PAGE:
Sir: Matthew Parris has missed the point (‘Give me the Anglican option’, 15 April). He compares Rod Dreher’s suggestion that modern Christians emulate the Benedictines with the retreat into self-imposed exile of groups like ultra-Orthodox Jews and the Beni Isguen community.
The Benedictines did not withdraw from the world. They engaged with the fractured society of the Dark Ages, showing a better way through their schools, almsgiving and prayer. A number of recent books, including Tom Holland’s Millennium, have charted the astonishing role the monasteries played in dragging Europe out of barbarism. In Britain, the Church and its monastic orders set up many of the institutions on which our modern civilisation depends, from Parliament (which met in the Benedictine Westminster Abbey until Henry VIII cast the monks out), to our ancient universities and the first hospitals.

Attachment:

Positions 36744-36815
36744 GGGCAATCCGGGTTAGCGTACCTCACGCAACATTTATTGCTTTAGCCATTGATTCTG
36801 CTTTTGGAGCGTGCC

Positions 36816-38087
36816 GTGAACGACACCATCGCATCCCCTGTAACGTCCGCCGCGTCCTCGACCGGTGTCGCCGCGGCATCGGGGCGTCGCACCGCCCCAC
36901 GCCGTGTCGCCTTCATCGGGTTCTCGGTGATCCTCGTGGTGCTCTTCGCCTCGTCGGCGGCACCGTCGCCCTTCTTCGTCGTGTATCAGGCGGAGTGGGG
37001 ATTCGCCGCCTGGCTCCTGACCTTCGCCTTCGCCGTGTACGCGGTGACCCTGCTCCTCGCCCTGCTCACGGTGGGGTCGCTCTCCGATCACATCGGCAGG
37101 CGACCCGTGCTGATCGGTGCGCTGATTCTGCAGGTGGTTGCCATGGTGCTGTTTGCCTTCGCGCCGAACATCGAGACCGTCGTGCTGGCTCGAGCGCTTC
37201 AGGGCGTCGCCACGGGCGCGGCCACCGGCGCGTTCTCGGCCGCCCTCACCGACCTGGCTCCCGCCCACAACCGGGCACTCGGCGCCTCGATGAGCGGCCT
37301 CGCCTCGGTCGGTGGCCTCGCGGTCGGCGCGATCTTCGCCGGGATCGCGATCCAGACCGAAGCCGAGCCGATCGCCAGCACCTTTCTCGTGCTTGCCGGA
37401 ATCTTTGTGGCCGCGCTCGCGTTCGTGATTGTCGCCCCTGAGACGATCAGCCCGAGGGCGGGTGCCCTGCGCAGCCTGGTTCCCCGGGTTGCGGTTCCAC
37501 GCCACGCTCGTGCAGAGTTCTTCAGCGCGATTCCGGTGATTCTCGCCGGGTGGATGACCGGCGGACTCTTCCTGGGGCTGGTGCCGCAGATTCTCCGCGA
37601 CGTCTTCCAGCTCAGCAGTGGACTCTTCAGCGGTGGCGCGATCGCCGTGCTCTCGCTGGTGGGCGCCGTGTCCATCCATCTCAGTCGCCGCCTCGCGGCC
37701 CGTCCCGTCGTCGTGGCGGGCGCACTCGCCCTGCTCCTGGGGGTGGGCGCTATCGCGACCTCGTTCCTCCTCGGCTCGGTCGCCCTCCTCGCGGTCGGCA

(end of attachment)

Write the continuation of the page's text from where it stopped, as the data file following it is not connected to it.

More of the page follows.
In today’s increasingly secular Britain, parents continue to vie to get their children into church schools. At Ampleforth, for example, the work of St Benedict is plain to see, not just in the monastery and school but in the range of projects directed from there in the local community.
The Church offers hope when it engages the world by offering the Gospel — in deed as well as word. Beguiling as Matthew’s argument is, Our Lord did not say: ‘Go out and be subsumed in whatever is going on.’
Julian Brazier MP
Support for Anglicanism
Sir: If the Anglican church is to retreat into a monastic minority (‘The Benedict option’, 15 April) its leaders will have failed us badly. There may be a decline in church attendance but there are some 30 million in this country who identify with Christianity and its values even if they only attend church for marriages and funerals. They may not believe in the Resurrection, but they respect the established church for its moral code and tolerance.